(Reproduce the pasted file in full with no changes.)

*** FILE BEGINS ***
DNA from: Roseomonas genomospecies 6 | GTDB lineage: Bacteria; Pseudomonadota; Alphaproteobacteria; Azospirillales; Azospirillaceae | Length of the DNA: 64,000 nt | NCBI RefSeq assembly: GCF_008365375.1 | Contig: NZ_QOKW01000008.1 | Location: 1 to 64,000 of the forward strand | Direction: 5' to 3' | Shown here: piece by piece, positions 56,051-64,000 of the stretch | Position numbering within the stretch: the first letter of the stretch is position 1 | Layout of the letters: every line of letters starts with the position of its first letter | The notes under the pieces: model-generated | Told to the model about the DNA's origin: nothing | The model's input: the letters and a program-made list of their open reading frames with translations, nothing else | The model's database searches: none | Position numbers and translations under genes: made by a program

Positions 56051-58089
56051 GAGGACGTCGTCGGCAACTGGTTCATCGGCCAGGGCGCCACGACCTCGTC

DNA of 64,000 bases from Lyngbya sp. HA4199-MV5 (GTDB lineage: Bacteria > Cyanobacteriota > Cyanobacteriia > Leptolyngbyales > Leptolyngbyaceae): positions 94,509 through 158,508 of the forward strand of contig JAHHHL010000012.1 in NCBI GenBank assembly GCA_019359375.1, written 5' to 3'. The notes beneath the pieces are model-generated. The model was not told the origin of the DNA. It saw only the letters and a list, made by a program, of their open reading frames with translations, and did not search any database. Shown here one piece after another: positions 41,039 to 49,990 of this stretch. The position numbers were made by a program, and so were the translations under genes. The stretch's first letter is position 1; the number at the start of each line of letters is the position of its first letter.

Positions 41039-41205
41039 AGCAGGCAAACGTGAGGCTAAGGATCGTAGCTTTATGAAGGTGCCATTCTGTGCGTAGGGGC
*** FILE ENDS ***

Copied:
DNA from: Roseomonas genomospecies 6 | GTDB lineage: Bacteria; Pseudomonadota; Alphaproteobacteria; Azospirillales; Azospirillaceae | Length of the DNA: 64,000 nt | NCBI RefSeq assembly: GCF_008365375.1 | Contig: NZ_QOKW01000008.1 | Location: 1 to 64,000 of the forward strand | Direction: 5' to 3' | Shown here: piece by piece, positions 56,051-64,000 of the stretch | Position numbering within the stretch: the first letter of the stretch is position 1 | Layout of the letters: every line of letters starts with the position of its first letter | The notes under the pieces: model-generated | Told to the model about the DNA's origin: nothing | The model's input: the letters and a program-made list of their open reading frames with translations, nothing else | The model's database searches: none | Position numbers and translations under genes: made by a program

Positions 56051-58089
56051 GAGGACGTCGTCGGCAACTGGTTCATCGGCCAGGGCGCCACGACCTCGTC

DNA of 64,000 bases from Lyngbya sp. HA4199-MV5 (GTDB lineage: Bacteria > Cyanobacteriota > Cyanobacteriia > Leptolyngbyales > Leptolyngbyaceae): positions 94,509 through 158,508 of the forward strand of contig JAHHHL010000012.1 in NCBI GenBank assembly GCA_019359375.1, written 5' to 3'. The notes beneath the pieces are model-generated. The model was not told the origin of the DNA. It saw only the letters and a list, made by a program, of their open reading frames with translations, and did not search any database. Shown here one piece after another: positions 41,039 to 49,990 of this stretch. The position numbers were made by a program, and so were the translations under genes. The stretch's first letter is position 1; the number at the start of each line of letters is the position of its first letter.

Positions 41039-41205
41039 AGCAGGCAAACGTGAGGCTAAGGATCGTAGCTTTATGAAGGTGCCATTCTGTGCGTAGGGGC